Green space near home during childhood linked to fewer respiratory problems in adulthood
Children who have access to green spaces close to their homes have fewer respiratory problems, such as asthma and wheezing, in adulthood, according to new research presented at the European Respiratory Society International Congress.

Eucalyptus 2018: Plantation managers and researchers are working to deal with climate change
Commercial eucalyptus plantations cover some 20 million hectares in a hundred or so countries, and primarily serve to produce paper, while smallholder plantings produce firewood*.

Sugar in yogurt leaves a sour taste
A comprehensive survey of ingredients in yogurts available in UK supermarkets highlights high sugar levels in many -- particularly organic yogurts and those marketed towards children.

Making happiness last longer
The happiness derived from a purchase may last longer for those who set broader goals for the experience.

For-profit hospitals correlated with higher readmission rates
Patients who receive care in a for-profit hospital are more likely to be readmitted than those who receive care in nonprofit or public hospitals, according to a new study published by University of Illinois at Chicago researchers.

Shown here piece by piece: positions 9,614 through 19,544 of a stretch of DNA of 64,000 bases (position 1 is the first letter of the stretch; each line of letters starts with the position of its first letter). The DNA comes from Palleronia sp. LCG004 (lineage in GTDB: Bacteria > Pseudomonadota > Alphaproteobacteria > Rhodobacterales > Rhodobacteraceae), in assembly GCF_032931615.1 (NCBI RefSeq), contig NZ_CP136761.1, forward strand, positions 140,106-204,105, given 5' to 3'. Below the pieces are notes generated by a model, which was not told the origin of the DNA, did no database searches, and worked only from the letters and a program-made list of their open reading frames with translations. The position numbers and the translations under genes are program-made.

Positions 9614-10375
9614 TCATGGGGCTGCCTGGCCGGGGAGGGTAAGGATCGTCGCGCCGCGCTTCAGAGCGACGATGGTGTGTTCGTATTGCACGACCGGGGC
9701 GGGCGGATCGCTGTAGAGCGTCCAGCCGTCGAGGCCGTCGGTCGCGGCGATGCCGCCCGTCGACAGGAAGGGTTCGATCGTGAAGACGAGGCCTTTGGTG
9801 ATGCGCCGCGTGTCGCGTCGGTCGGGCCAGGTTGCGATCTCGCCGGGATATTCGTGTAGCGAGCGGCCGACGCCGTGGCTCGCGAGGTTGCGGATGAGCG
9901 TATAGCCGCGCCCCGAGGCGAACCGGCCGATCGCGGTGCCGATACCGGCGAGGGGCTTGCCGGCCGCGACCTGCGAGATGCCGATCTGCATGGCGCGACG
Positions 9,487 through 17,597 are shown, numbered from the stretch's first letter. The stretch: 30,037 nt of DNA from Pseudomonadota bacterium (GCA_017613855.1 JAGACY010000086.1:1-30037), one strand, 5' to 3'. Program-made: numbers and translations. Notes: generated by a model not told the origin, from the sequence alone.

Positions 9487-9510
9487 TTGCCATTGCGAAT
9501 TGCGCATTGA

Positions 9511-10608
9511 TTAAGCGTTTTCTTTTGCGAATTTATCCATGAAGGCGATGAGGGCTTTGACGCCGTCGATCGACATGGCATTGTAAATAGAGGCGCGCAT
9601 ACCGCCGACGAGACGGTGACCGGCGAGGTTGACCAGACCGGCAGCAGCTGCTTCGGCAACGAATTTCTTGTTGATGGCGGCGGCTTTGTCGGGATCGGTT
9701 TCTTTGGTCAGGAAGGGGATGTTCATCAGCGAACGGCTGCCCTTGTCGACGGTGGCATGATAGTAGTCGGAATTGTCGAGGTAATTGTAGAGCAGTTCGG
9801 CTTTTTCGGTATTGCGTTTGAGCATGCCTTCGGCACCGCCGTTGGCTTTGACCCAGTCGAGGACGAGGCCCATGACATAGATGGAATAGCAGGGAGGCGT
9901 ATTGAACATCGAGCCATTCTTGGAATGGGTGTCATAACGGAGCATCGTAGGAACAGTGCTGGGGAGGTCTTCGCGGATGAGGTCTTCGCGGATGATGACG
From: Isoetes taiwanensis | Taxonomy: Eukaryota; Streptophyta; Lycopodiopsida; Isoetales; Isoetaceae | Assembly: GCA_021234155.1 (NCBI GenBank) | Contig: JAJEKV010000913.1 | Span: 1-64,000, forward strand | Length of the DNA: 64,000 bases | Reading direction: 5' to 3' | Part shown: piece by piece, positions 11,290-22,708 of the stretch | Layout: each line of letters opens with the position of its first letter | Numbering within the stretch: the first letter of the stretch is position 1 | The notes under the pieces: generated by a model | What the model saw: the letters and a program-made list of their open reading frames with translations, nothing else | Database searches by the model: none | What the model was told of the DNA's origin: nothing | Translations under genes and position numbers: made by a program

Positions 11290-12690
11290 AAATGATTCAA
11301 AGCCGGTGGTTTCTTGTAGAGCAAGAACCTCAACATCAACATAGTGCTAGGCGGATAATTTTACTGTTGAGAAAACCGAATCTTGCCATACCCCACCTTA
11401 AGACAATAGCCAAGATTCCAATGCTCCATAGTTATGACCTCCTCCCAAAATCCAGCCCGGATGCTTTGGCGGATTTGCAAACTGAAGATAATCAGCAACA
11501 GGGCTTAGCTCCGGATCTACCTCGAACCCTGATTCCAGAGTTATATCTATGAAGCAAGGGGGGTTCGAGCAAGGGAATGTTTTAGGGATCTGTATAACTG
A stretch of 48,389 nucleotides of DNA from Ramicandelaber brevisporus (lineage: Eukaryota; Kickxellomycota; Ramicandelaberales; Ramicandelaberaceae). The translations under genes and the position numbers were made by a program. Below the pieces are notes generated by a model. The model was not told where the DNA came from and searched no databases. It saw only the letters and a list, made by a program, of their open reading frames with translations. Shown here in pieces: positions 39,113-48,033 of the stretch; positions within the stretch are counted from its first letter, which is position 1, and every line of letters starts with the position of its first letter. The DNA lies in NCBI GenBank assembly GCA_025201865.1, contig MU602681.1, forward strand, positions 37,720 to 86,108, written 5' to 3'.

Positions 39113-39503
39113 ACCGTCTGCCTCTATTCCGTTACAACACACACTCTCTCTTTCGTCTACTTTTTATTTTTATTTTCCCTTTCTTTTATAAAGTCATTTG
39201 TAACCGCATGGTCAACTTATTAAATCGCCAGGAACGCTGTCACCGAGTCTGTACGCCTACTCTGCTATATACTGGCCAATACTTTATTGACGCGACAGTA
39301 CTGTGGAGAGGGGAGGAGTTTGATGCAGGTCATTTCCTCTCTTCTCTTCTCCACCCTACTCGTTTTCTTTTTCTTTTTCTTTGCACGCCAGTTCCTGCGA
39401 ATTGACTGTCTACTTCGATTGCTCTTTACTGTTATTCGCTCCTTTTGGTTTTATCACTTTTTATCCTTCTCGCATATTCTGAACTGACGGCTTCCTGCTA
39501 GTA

Mannose's unexpected effects on the microbiome and weight gain
Scientists continue to unravel links between body weight and the gut microbiome.

Study explains why some human genes are more popular with researchers than others
Historical bias is a key reason biomedical researchers continue to study the same 10 percent of all human genes whose sequences are known while ignoring many genes known to play roles in disease, according to a Northwestern University study.

NASA sees fading Florence's stretched-out strongest storms
NASA's Aqua satellite provided an infrared look at fading Post-Tropical Cyclone Florence's clouds, revealing where the strongest thunderstorms were located.

Sugar content of most supermarket yogurts well above recommended threshold